Rigoberto Tiglao, a spokesman for President Gloria Macapagal Arroyo, said: "We see it as another indication that the Abu Sayyaf network is being gradually, but surely dismantled. We see that we're turning the corner now in the fight against the Abu Sayyaf."
But the effect on the ASG remains to be seen. Yesterday, army spokesmen were describing their captive as a mastermind. "He's the think-tank of the group," Colonel Danilo Servando said. "He hatches the plan and other groups carry out the mission."
In reality, Abu Sayyaf, which claims to be fighting for an independent Muslim state in the southern Philippines, is a loose organisation of bandit groups led by individual commanders of equal rank. Several commanders have childish nicknames: there is a Commander Robot and a Commander Boy, as well as a Commander Global, who was nicknamed, like a classroom swot, because of his impressive learning and international perspective. Global and Robot organised the ASG's first kidnap of foreign hostages, from a Malaysian resort island in spring last year. As much as m (£18m) in ransom was paid for the release of the mixed group of Filipino, Finnish, French, German, Malaysian and South African hostages.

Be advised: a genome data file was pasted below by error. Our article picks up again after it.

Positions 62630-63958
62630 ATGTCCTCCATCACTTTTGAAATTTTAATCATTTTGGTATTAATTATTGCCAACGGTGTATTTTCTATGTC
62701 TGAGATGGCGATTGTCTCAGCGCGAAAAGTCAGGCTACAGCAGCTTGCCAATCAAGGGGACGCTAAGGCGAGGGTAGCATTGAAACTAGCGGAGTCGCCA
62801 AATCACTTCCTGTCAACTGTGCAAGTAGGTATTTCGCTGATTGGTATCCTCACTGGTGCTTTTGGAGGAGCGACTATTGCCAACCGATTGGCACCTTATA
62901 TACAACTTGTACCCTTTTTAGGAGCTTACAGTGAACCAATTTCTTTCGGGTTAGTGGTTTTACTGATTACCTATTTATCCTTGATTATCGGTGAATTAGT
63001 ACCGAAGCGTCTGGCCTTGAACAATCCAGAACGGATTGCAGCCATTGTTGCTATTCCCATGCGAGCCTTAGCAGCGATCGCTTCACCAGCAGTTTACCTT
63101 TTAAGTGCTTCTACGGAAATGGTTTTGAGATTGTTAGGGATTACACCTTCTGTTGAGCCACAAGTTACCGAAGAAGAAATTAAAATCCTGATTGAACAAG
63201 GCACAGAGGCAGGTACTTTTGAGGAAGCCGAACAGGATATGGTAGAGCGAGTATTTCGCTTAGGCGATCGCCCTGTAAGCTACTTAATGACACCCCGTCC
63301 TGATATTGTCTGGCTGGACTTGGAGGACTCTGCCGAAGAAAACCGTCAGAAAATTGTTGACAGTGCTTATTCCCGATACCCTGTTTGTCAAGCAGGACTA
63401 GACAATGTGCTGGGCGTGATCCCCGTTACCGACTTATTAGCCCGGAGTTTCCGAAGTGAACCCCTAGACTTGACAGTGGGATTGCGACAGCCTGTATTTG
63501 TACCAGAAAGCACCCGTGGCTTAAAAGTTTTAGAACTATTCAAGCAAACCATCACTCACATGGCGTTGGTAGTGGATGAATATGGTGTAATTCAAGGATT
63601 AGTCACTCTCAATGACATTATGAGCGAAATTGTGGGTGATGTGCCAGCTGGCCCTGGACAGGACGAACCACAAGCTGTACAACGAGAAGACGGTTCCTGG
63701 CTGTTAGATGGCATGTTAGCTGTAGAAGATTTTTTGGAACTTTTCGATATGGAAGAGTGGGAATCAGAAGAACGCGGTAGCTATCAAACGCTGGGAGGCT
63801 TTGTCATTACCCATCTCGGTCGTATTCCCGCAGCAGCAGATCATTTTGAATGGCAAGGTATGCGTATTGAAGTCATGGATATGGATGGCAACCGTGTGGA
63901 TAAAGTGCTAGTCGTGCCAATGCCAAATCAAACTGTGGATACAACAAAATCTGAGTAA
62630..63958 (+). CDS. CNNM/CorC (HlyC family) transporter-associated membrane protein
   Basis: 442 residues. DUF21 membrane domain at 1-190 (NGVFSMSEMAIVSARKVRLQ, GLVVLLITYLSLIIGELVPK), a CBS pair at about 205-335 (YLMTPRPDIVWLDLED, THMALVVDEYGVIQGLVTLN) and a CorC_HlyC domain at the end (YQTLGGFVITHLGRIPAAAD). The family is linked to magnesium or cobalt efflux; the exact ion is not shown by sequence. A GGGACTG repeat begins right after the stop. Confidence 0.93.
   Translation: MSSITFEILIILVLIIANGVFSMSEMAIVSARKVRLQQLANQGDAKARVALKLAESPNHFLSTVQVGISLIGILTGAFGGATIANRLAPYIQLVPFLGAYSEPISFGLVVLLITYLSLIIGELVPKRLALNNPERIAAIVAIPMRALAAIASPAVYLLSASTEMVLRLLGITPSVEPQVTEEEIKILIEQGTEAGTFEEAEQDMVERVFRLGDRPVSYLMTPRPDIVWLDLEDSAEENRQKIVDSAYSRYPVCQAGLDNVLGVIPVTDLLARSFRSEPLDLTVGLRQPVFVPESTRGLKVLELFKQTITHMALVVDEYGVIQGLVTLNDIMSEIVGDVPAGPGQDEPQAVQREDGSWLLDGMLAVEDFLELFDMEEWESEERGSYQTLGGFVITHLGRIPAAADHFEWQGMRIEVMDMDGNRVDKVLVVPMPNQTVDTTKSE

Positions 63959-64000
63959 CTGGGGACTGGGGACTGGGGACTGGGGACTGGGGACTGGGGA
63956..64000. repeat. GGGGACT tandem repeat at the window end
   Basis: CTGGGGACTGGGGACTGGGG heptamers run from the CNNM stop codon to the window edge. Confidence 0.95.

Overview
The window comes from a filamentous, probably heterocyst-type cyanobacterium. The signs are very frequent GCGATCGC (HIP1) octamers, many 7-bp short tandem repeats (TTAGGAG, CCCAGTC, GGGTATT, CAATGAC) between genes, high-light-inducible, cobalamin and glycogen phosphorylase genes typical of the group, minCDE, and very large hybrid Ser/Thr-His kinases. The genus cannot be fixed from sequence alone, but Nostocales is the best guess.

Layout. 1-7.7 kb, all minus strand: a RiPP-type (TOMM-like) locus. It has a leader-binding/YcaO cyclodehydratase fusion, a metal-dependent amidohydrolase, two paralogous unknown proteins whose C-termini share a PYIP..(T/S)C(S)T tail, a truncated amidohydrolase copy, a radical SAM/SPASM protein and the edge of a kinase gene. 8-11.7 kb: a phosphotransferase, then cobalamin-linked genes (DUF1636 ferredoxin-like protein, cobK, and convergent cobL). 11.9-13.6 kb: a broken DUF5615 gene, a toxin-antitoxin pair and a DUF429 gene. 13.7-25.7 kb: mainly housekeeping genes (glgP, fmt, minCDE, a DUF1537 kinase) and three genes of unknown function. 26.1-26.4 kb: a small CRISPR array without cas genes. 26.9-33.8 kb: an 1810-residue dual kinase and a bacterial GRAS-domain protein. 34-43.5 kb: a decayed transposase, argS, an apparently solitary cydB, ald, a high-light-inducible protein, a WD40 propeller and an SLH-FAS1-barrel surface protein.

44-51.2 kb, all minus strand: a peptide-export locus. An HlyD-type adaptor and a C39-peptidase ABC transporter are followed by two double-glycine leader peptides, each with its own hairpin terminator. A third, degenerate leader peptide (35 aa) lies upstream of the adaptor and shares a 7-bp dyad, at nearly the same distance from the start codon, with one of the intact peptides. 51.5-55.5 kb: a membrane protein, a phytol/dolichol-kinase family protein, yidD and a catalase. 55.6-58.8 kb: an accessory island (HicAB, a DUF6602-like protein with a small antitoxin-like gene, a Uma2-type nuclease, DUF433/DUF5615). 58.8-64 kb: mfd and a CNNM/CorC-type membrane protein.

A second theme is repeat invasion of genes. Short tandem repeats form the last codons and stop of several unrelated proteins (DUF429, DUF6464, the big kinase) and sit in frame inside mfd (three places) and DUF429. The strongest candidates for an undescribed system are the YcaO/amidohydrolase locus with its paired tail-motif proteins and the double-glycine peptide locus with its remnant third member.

Negotiators and intermediaries who met Global describe him as quietly spoken and intelligent, with a distinctive bullet scar on his right cheek. "He's very silent, a good listener, because he listens to what you say and then he'll refute you," one negotiator said. "It's true that he's a thinker – he thinks globally."
Philippines television said the press conference had been delayed after soldiers and police squabbled over the five million pesos (£65,000) offered for Global's capture. (Please see the AHRC Statement PHILIPPINES: Policemen squabble in open court over custody of a detainee for bounty at: http://www.ahrchk.net/statements/mainfile.php/2009statements/2236/).
Thousands of wanted posters, with photos of him and five other Abu Sayyaf commanders, have been put up across Mindanao and dropped by plane into the jungle.
Abu Sayyaf commanders are still holding an American missionary couple, who were seized from the resort in May. A third American hostage, Guillermo Sobero, is reported to have been beheaded by the rebels, although there has been no sign of his body.
(Additional text by Stewart Sloan)